The records show that the ‘Aotearoa’ started life 12th May 1939 as AWARUA ZK-AMA, then became Imperial Airways G-AFDA . It was then briefly registered as ZK-AMC before becoming ZK-AMA as the ‘Aotearoa’. Still more confusing is that I have a photo captioned as ‘Ao-tea-roa’, a Cabot class boat. used on the New Zealand - Australia run with the registration ZK-AMA,

However the photo shows G-AFCY…I discovered this is so because it was launched as ZK-AMA, then became AWARUA G-AFCY .

OK, enough jibberish! Let's cut to the chase.

Question: What was the color of the ‘Aotearoa’ ?.

I have a color photo, published on page 378 of "Pan American's Pacific Pioneers - the rest of the story by Jon Krupnick. It shows a Boeing 314 moored alongside ZK-AMA ‘Aotearoa’. The caption reads "This rare color aerial photo of Pan Am's New Zealand base at Mechanic's Bay, Auckland, taken July 18, 1940. The author, Mr Krupnick was very interested my comments and contacted his graphics man Mr.Cal Deal, of The Graphic Witness Inc. Mr. Deal sent me an email photo with this message: Here is a screen capture showing the area in question at 200%. You can clearly see that the blue water was painted around the gangway and around the tail of the Boeing. Sorry this didn't provide the evidence you're seeking! Best, Cal.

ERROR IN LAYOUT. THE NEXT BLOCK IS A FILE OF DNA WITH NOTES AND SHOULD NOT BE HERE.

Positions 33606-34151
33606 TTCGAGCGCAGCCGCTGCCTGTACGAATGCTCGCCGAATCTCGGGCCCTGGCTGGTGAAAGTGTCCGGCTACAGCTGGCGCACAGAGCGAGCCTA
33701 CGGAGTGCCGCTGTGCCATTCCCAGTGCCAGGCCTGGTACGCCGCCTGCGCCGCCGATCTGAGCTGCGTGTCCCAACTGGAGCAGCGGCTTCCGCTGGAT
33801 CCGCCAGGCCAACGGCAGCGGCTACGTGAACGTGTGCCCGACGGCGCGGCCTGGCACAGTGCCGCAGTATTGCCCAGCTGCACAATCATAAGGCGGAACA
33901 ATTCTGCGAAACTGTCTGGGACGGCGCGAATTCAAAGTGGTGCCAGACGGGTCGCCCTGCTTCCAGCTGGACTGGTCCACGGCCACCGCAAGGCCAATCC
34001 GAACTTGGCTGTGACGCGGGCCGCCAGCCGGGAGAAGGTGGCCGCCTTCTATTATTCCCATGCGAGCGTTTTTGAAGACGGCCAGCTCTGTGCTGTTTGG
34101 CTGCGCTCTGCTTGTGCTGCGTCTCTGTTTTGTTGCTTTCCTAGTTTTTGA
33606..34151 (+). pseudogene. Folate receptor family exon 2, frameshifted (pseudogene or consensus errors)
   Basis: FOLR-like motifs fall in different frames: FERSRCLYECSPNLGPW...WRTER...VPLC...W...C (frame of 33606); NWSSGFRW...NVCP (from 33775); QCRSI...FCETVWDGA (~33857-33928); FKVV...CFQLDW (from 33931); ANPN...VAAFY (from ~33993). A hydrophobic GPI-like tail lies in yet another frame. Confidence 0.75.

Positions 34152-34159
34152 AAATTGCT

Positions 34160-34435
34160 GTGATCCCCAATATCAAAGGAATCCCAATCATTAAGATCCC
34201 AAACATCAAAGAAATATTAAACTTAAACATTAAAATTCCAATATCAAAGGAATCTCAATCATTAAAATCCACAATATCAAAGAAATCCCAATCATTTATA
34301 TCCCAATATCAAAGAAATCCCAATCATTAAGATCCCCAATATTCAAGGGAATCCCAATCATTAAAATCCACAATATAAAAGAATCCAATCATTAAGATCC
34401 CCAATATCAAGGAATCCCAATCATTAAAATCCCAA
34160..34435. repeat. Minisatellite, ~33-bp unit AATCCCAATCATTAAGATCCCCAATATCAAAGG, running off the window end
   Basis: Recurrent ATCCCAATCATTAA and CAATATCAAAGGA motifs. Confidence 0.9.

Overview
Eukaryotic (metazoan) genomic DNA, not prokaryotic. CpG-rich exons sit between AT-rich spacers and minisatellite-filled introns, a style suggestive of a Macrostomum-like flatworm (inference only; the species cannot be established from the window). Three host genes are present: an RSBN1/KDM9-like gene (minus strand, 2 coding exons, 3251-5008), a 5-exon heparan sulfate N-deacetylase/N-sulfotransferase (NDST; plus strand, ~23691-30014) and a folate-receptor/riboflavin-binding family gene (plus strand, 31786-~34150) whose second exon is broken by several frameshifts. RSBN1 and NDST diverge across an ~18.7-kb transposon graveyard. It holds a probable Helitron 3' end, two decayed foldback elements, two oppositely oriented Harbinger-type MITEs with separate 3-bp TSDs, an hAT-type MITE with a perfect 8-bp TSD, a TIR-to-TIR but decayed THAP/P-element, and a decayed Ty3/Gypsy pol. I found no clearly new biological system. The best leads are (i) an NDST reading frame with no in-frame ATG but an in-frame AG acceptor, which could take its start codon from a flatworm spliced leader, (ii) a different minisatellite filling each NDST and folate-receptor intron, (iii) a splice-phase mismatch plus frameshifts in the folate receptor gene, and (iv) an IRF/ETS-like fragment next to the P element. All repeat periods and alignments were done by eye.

So it was a colorized photo. Not digitally on some idiot's photo shop computer. Colorized by a professional in 1940 given the right colors for the Boeing (as we have many Kodak color photos of this airplane taken in 1940). I think that it’s safe to assume that the colors on the Short are also correct. Cream overall with international orange panels on the wing outboard above the ailerons, cowl flaps aluminum, collector ring rust and steel props.

More recently, I discovered the book "...From the Dawn of Aviation - THE QANTAS STORY - 1920 -1995" by John Stackhouse. Published 1005 ISBN 1-875-359-23-0 Page 80 has a Kodachrome 35 mm photo of VH-ABA ‘Carpenteria’ taken in 1941. The colors are the same as the Krupnick photo, with the addition of red, white and blue war-time identity stripes horizontally along the lower rear of the hull and vertical in the fin. I am convinced that these boats sported the colors described in the above text.

I must give credit to R.E.G. Davies, for his publication "BRITISH AIRWAYS - an airline and its aircraft Volume 1: 1919-1939 - The Imperial Years" Mr. Davies told of the "C" class boats painted with cream colored protective sealant. Davies had conferred with John Stroud. Stroud, an airline and air transport historian, author of many books and the technical editor of Putnam books. Stroud was also an aviation artist as well. Davies took a lot of flak from the flying boat historical establishment, refusing to accept "Cream Coloured Empire boats". Well, I must say that Davies and Stroud sent me on a mission, and I believe that I have found ample proof that they got it right.